The Waterloo, Ont.-based tech company confirmed the deal made with buyer Synchronoss Technologies on Friday, saying that NewBay wasn't a core part of its future BlackBerry product lineup.
But the price tag of the sale was about half of the near $100 million that RIM reportedly paid for NewBay in October 2011, in the final months before Jim Balsillie and Mike Lazaridis were replaced as co-chief executives.
Their successor, Thorsten Heins, has been restructuring the company since taking over earlier this year, digging deep into its operations for more ways to cut spending and shore up extra cash while it tightens the focus of its business.
The goal was to save $1 billion by the end of its financial year in February, but the company has said it already achieved those goals ahead of schedule, and would move to make further cost reductions.
Earlier this year, RIM hired two adviser firms to search for strategic options, which included the potential sale of parts of the company.
NewBay, headquartered in Ireland, provides Internet services that allow customers to store and share content like photo albums and other data, through smartphones, tablets and other devices.
"As we execute our transition and seek to save over $1 billion in operating costs, we have taken the decision to divest NewBay as it was not deemed core for the BlackBerry product roadmap in the future," RIM said in a statement.
The sale was first announced Thursday by Synchronoss. It provides Synchronoss access to NewBay's European customers, which include Vodafone Group, Orange and Swisscom. Its U.S. customers include AT&T, T-Mobile, Verizon and US Cellular. NewBay also works with LG Electronics and Telstra in Asia.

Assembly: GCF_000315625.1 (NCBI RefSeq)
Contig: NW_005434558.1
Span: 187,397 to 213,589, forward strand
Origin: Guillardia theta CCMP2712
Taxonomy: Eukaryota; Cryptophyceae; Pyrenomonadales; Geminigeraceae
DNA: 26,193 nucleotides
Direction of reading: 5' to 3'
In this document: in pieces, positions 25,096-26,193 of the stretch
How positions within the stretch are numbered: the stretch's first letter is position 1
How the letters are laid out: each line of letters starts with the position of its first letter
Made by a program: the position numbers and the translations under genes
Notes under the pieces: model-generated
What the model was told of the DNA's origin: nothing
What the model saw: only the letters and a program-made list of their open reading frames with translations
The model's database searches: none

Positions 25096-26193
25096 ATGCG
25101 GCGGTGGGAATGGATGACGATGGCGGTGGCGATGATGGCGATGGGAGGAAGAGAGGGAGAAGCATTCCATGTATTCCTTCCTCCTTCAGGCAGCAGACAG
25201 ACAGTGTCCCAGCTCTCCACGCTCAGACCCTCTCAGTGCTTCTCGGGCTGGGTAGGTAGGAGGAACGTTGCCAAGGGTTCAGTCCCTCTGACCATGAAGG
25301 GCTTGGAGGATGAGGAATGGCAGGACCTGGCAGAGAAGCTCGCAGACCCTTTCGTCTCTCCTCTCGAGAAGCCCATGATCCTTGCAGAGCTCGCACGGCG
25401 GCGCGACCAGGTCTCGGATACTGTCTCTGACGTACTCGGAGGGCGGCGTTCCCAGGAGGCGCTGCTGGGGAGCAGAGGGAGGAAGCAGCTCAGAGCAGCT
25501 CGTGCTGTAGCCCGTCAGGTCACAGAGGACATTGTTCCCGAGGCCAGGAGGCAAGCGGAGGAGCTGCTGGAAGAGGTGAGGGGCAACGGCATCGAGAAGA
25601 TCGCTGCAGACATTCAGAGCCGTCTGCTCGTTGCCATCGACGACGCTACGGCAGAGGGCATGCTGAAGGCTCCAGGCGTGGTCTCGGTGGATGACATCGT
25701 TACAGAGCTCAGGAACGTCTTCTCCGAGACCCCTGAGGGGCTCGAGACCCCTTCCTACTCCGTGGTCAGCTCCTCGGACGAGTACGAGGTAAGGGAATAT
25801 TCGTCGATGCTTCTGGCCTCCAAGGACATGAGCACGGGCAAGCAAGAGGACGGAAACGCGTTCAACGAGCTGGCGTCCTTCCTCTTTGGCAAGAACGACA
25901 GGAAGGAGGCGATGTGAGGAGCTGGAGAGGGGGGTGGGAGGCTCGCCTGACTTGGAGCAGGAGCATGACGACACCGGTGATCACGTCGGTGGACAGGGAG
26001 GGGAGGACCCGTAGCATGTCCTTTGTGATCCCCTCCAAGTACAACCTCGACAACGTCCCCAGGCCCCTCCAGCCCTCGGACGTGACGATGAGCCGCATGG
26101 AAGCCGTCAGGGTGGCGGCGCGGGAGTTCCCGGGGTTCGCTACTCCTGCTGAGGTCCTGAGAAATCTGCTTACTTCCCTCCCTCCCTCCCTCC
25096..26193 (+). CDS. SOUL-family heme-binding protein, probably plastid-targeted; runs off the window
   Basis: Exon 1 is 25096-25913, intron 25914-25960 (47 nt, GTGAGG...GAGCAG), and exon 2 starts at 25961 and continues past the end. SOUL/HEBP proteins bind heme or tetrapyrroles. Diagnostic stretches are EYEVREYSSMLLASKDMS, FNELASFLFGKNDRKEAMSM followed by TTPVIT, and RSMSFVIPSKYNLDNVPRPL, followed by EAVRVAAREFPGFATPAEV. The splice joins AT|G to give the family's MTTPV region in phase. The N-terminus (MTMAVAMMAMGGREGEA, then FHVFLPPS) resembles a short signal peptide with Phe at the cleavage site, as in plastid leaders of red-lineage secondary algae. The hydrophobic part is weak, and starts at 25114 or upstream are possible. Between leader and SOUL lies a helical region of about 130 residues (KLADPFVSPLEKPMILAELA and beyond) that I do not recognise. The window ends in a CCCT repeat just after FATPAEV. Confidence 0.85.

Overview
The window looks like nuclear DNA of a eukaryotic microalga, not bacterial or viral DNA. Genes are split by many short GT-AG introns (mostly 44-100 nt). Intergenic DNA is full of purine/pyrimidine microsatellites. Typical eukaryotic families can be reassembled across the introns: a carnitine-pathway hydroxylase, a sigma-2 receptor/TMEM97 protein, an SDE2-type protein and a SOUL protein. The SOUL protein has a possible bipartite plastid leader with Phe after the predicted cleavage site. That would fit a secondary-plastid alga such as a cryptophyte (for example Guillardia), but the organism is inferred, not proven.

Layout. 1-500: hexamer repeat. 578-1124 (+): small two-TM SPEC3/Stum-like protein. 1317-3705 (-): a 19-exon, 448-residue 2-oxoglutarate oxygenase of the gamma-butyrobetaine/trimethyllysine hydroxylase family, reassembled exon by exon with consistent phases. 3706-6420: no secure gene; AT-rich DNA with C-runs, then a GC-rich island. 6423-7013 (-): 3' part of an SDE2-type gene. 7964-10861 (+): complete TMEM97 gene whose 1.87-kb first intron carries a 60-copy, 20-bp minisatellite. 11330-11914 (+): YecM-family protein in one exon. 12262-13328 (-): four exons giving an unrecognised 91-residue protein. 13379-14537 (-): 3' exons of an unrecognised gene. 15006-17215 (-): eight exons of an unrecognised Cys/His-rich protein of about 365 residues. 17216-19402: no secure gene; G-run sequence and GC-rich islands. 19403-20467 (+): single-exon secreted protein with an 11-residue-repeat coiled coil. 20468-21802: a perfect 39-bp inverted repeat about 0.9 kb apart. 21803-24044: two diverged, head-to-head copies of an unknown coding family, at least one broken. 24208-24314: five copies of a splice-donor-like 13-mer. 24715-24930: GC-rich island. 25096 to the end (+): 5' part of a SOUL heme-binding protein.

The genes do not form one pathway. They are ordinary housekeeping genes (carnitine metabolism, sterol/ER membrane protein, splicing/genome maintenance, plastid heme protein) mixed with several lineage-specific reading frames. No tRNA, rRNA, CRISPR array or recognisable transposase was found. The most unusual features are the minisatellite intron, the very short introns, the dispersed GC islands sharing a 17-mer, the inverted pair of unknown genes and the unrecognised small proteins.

Synchronoss expects the acquisition will be neutral to slightly positive, on an adjusted basis, to its 2013 fiscal year results. The company said it would provide more details in February when it reports fourth-quarter financial results.
When RIM acquired NewBay it was considered a late move by the company to invest in the growing cloud services market, which has become a growing portion of revenue for major tech companies like Apple, Amazon and Google.
This year, RIM has watched its market share in North America dramatically fall to about four per cent as the BlackBerry became an afterthought in the face of Apple's iPhone and the Samsung Galaxy S3.
And while other companies debuted new devices, RIM was forced to push the launch of its BlackBerry 10 operating system and new phones into next year, missing the crucial back-to-school and holiday shopping seasons. It is scheduled to unveil details on the new BlackBerry devices on Jan. 30.Suggest a correction